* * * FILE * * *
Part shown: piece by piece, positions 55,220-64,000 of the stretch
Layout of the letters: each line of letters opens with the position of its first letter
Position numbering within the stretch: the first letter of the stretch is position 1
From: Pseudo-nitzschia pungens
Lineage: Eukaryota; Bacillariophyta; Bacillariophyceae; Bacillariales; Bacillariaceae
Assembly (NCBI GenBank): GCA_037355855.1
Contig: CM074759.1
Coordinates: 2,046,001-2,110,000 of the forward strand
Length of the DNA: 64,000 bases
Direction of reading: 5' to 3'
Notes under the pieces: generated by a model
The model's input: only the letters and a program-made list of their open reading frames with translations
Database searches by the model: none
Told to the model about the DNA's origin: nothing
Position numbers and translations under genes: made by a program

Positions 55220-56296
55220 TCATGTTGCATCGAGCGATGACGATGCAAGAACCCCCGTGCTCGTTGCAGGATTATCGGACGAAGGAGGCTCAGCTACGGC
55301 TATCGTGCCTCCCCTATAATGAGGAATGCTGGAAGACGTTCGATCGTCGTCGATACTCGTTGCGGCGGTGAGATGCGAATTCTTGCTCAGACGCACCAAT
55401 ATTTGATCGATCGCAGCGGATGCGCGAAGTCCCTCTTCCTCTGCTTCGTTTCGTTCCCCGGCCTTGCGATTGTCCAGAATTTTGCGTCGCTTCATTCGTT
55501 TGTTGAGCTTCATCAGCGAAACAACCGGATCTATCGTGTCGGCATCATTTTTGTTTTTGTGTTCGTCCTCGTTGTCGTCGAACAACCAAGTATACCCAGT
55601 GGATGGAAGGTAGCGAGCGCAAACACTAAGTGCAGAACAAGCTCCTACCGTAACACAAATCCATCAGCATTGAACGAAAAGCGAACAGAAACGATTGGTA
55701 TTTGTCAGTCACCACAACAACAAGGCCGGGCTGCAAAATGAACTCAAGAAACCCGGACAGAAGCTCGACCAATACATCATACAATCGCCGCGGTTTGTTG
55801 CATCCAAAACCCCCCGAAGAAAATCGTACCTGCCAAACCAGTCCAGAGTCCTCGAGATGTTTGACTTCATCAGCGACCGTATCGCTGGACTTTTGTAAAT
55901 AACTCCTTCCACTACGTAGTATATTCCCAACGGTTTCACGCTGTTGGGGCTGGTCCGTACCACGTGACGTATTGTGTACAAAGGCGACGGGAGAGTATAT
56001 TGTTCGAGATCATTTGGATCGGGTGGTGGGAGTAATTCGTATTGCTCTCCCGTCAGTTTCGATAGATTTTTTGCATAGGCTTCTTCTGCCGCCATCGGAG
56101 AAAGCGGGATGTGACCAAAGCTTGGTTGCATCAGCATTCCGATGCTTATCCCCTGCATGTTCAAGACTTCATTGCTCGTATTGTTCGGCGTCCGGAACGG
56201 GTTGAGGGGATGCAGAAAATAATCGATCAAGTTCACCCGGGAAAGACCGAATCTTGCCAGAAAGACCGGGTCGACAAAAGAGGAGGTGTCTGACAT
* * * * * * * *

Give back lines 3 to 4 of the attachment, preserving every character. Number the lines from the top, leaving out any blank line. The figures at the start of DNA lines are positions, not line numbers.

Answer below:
Position numbering within the stretch: the first letter of the stretch is position 1
From: Pseudo-nitzschia pungens